STICKEEN by John Muir

1161926Over the what-I-prefer-to-call Native American Indian Day weekend, my daughters and I headed to the John Muir House in Martinez, California. Aubrey had an opportunity to earn extra credit in her history class by learning more about John Muir and his work as a conservationist and naturalist and then writing a report on it. That’s when I discovered STICKEEN written by John Muir and illustrated by Carl Dennis Buell in the museum bookstore.

 

jomuHouse_1891_lgFrom the back cover of STICKEEN:

The year is 1880. One stormy Alaska day, John Muir rises before dawn, puts a piece of bread into his overcoat pocket, and sets out to explore a glacier he has recently found. A little black dog named Stickeen trots along behind him, launching an adventure that Muir will later call “the most memorable of all my wild days.”

 

f23-1282-muir-against-heavyTogether, Muir and Stickeen find a majestic ice-cascade two miles wide and a lake filled with icebergs. But when it comes time to turn back, they find themselves trapped on an island, surrounded by icy crevasses a thousand feet deep. The only way out is a narrow sliver-bridge that passes across a great crevasse and up a cliff of ice.

 

 

muir-standing-next-to-newly-planted-sequoia“A stirring tale, exquisitely told” is what Booklist says about STICKEEN and I couldn’t agree more. For one, though written in 1909 I found Muir’s language both accessible to a modern day reader, as well as beautifully, poetically descriptive in a non-over-the-top way. Secondly, I’m a huge fan of a good dog story and STICKEEN does not disappoint. But, most of all, Muir plants us on that sliver of a narrow ice bridge, and then with an ice pick chipping away at the ice cliff to form steps of all things to escape off of the ice island where he and Stickeen are trapped. It’s amazing Muir survived minus the kind of gear I suspect teams today would require before embarking on such an adventure. And with just a piece of bread in his pocket for nourishment no less!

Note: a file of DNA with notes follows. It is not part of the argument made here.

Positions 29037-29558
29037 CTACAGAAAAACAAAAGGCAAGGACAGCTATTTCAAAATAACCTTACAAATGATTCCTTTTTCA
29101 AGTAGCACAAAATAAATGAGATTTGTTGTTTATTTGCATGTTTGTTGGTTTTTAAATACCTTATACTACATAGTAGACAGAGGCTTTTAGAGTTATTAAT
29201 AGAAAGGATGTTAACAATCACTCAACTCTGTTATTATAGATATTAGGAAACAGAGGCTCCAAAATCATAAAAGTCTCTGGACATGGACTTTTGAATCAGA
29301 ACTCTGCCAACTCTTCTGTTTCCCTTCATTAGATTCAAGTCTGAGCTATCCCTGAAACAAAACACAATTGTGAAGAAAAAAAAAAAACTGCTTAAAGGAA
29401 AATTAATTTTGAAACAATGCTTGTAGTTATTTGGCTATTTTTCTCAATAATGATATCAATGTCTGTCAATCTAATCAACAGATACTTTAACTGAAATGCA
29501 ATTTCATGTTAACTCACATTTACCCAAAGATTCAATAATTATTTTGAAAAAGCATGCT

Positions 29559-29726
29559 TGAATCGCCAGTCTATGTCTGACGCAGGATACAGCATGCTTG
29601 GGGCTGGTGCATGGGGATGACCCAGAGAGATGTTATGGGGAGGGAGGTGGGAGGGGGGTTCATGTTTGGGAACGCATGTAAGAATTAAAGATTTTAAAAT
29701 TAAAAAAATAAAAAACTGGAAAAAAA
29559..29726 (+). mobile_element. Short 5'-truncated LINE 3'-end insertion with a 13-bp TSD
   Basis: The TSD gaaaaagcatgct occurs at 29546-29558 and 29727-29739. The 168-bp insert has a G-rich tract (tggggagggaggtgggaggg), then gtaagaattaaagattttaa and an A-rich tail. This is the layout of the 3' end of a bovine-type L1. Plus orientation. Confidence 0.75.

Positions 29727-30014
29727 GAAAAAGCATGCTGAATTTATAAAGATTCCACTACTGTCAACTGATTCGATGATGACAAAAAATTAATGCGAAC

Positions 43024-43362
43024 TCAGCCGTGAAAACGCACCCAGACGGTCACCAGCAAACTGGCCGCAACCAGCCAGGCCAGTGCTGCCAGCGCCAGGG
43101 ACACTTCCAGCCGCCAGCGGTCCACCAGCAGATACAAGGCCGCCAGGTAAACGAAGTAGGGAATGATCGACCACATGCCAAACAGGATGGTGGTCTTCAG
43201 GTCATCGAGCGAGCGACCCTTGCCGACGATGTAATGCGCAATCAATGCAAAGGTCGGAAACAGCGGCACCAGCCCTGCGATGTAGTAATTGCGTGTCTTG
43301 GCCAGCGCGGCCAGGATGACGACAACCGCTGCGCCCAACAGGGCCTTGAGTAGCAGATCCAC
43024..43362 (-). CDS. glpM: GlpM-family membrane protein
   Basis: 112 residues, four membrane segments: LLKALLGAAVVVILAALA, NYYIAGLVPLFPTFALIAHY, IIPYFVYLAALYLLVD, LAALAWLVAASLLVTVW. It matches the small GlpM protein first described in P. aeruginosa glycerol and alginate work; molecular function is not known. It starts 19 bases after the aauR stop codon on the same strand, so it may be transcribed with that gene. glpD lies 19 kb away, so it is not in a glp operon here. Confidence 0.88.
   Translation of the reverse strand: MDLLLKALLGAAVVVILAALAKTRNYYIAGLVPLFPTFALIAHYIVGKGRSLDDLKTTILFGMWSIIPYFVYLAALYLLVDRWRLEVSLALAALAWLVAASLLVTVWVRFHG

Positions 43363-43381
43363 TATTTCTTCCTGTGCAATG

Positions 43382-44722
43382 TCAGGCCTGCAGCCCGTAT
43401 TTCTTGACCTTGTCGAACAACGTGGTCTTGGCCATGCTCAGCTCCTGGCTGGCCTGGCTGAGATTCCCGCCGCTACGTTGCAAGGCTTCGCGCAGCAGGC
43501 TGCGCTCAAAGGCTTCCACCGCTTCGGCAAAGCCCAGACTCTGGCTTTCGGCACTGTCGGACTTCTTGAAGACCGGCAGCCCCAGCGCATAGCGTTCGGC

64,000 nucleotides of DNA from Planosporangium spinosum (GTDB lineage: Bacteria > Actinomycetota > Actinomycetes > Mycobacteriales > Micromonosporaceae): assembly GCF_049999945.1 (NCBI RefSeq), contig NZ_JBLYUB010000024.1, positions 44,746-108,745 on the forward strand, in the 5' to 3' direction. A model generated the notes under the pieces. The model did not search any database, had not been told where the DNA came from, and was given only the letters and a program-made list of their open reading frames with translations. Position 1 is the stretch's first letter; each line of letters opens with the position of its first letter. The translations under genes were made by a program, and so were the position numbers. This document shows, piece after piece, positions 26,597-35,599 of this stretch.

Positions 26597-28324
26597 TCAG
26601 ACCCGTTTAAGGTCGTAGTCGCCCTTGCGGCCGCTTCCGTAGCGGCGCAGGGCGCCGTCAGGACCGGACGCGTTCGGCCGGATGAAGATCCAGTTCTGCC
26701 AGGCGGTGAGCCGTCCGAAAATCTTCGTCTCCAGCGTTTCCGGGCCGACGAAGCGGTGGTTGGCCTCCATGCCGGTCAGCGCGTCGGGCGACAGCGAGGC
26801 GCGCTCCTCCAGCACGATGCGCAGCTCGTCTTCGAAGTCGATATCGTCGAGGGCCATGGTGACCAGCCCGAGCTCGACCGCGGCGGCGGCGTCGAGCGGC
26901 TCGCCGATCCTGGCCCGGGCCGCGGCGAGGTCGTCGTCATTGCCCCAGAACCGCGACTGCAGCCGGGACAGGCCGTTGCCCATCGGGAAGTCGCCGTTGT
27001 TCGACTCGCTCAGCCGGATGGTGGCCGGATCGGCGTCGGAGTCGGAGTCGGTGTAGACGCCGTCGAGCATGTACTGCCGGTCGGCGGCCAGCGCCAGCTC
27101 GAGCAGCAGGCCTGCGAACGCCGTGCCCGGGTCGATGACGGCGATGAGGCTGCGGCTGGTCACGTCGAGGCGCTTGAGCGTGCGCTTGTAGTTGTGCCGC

john-muir-tree-todayMuir often talked about the little black dog and their adventures at parties and lectures. It is said that waiters, porters, and others would hide behind curtains or even under tables just to hear Muir share it. And I can understand why, having just read STICKEEN. It’s the kind of story that pulls you in from the first page and holds onto you until the very last word. I would highly recommend STICKEEN for both children and adults. Thankfully nobody need hide behind a curtain to enjoy Muir’s adventure with Stickeen.

 

If you’re a John Muir fan and happen to be in the San Francisco Bay area, I’d also recommend a visit to the John Muir home in Martinez. Be sure to visit the Giant Sequoia tree that John Muir planted in 1898 as a sapling he brought back from a trip to the Sierra Nevada Mountains. Today, the former sapling is about 70 feet tall and is infected with the fungus Botryosphaeria dothidea, a vascular disease that causes branches and tips to die. Seeing what is not native to the Bay area was a huge highlight for us, as you can see below.

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